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Ian Eagle Is Ready to Get March Madness Started

  • Eagle succeeds Jim Nantz as the lead play-by-play announcer for CBS and TBS.
  • He’ll call the Final Four with Bill Raftery, Grant Hill, and Tracy Wolfson.
Troy Taormina-USA TODAY Sports

If you’re wondering why Ian Eagle seems calm about succeeding Jim Nantz as CBS’s and TBS’s lead March Madness announcer, consider that the sportscasting fraternity is a small world.  

Over the course of his career, the 55-year-old Eagle has worked so many games with analysts Bill Raftery and Grant Hill, and sideline reporter Tracy Wolfson that calling March Madness will be like homecoming week for CBS’s new lead NCAA broadcast crew. 

On a conference call previewing coverage, Eagle estimated he’s called more than 600 college and NBA basketball games with Raftery. For his part, Raftery recalls working Eagle’s first NBA telecast back in the 1990s with the then New Jersey Nets, as well as Jim Nantz’s first NCAA game in ’86. Closing the circle, Grant Hill remembers calling his first college basketball game in 2015 with—you guessed it—Eagle and Raftery.

“He thought Jim Nantz was staying at the hotel under a pseudonym, Iron Eagle, like the movie,” recalled Eagle. “Then he realized, no, it was actually Ian Eagle calling the game.”

Adding to his comfort level, Eagle, Raftery, Hill, and Wolfson will make their TV debut together at Brooklyn’s Barclays Center on Friday afternoon, calling Northwestern vs. Florida Atlantic. As the Brooklyn Nets’ play-by-play announcer for decades, that’s practically his living room.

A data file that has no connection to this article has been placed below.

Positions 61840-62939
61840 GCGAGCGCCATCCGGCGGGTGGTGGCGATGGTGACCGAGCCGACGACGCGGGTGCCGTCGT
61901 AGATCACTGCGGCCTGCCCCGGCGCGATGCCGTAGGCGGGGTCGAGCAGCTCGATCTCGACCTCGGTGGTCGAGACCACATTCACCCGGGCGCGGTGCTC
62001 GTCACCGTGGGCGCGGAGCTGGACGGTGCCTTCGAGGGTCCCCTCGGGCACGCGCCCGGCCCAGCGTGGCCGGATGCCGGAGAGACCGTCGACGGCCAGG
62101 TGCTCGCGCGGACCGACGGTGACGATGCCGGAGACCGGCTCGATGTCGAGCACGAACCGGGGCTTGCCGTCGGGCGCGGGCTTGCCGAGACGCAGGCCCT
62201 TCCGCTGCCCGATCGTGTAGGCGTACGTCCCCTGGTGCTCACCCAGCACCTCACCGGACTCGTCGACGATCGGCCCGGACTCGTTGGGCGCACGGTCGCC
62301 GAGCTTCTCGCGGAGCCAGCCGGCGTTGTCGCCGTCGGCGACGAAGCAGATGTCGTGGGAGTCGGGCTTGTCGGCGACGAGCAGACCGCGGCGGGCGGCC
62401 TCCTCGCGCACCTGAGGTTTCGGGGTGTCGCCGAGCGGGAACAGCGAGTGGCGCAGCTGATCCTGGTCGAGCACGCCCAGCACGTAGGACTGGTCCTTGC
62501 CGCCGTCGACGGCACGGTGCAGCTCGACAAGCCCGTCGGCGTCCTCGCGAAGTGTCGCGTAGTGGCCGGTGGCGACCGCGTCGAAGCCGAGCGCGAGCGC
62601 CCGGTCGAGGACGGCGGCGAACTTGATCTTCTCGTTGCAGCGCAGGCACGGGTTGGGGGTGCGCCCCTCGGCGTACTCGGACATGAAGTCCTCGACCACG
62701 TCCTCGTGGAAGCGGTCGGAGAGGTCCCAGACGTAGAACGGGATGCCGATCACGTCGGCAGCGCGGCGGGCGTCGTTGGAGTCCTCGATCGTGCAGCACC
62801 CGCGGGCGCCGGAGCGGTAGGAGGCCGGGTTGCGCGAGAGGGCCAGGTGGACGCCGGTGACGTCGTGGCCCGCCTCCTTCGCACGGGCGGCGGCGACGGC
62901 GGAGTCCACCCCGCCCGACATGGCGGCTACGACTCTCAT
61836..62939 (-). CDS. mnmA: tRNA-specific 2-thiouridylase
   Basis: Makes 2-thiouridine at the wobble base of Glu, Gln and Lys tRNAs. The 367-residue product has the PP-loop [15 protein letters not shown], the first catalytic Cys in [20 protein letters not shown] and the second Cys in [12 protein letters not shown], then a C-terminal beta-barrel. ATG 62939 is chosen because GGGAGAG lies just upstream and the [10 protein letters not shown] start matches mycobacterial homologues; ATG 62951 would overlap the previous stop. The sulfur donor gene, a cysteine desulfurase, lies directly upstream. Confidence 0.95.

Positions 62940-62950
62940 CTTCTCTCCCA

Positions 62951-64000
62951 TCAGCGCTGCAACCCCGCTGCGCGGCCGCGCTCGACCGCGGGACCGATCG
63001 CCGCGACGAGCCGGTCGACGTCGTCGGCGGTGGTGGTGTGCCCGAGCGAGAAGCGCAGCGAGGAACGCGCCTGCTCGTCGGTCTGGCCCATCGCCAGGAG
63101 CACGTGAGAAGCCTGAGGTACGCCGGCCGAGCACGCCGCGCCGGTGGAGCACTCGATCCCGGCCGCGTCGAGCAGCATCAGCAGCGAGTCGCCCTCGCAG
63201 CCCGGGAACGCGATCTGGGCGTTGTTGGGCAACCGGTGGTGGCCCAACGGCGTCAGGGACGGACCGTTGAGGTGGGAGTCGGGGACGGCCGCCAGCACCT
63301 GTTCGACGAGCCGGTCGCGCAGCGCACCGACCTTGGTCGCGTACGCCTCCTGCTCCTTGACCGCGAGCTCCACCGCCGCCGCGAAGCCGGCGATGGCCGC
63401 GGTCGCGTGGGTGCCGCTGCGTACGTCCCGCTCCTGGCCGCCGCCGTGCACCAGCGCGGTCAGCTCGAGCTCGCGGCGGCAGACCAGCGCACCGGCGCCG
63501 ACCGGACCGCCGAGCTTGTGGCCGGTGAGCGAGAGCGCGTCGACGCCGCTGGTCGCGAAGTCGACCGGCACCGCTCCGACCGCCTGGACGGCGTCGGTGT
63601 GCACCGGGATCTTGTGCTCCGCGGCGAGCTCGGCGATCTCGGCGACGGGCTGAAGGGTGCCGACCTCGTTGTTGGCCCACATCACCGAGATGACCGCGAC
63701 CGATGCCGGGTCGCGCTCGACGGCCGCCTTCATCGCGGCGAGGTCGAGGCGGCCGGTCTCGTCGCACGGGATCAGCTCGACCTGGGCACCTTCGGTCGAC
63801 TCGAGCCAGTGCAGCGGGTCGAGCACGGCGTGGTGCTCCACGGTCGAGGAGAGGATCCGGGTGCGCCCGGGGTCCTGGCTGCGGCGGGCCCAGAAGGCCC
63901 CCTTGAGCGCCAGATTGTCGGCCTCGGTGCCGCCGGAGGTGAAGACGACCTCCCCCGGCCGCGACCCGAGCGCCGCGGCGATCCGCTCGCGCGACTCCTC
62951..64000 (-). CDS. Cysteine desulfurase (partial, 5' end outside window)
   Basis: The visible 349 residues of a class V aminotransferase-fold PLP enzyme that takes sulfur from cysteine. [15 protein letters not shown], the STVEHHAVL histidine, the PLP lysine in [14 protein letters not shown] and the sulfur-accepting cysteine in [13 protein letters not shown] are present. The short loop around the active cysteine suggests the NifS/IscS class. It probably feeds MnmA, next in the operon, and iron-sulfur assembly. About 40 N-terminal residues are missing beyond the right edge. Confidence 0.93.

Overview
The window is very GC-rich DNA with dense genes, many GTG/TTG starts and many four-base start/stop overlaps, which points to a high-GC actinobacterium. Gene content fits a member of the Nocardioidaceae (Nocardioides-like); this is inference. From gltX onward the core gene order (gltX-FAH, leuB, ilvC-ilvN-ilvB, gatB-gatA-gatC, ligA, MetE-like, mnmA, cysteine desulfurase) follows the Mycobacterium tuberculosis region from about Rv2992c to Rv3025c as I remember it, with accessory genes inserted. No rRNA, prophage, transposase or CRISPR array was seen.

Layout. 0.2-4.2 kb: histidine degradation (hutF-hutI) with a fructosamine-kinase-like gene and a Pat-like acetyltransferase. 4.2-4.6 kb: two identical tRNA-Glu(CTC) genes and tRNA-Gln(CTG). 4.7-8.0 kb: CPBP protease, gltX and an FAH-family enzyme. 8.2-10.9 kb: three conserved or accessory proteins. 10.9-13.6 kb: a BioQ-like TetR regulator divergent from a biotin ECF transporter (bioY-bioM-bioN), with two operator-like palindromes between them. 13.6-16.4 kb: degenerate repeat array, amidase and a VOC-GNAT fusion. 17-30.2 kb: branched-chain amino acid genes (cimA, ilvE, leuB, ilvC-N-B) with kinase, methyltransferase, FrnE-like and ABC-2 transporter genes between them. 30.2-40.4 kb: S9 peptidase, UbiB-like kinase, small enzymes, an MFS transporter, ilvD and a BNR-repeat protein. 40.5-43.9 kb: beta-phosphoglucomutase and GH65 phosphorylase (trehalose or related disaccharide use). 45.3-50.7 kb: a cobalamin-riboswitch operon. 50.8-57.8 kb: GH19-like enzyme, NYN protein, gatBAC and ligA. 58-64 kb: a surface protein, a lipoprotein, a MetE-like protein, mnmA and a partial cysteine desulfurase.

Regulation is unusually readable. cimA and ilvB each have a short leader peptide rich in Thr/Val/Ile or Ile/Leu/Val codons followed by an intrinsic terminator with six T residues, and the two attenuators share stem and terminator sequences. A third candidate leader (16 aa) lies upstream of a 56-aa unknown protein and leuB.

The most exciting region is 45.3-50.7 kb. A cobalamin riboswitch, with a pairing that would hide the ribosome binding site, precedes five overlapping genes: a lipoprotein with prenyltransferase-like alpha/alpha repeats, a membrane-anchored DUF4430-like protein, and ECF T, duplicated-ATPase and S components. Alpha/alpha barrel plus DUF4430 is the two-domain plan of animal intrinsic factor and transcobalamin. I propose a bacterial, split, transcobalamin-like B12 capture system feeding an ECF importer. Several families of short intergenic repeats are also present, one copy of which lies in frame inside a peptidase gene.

“To do this with Bill, Grant, and Tracy, it really is going to feel very seamless. In many ways, it will feel like we’ve been doing it together for many years,” says Eagle. “Part of what makes this event so unique and special is there’s somebody out there right now, that we are not talking about today, that will be the focal point of sports in America. And it happens every single year. It’s a guarantee.”

Still, there’s no getting around the fact that Eagle will have big shoes to fill as he succeeds Nantz. The legendary 64-year-old announcer called more Final Fours and championship-game telecasts than anybody in history. Starting in 1986, Nantz called 32 championship games, 64 national semifinals, and 354 tournament games. After Brent Musburger left CBS during a contract dispute in ’90, Nantz slid into the lead play-by-play role with the late Billy Packer in ’91. While he maintains his position as CBS’s top NFL and Masters announcer, Nantz decided to step down after last year’s Final Four, played in his adopted hometown of Houston, to spend more time with his family.

The pressure will be on Eagle & Co. Without superstars like Zion Williamson to draw in casual viewers, it feels like there’s more buzz about the NCAA women’s basketball tournament—with Iowa’s Caitlin Clark—than the men’s tournament this year. Connecticut’s win over San Diego State last year was the least-watched men’s final on record, averaging 14.69 million viewers on CBS. That was down 14% from the 2022 title game between bluebloods North Carolina and Kansas. And this year’s Final Four will be shown on the TBS cable TV network, rather than a broadcast channel like CBS.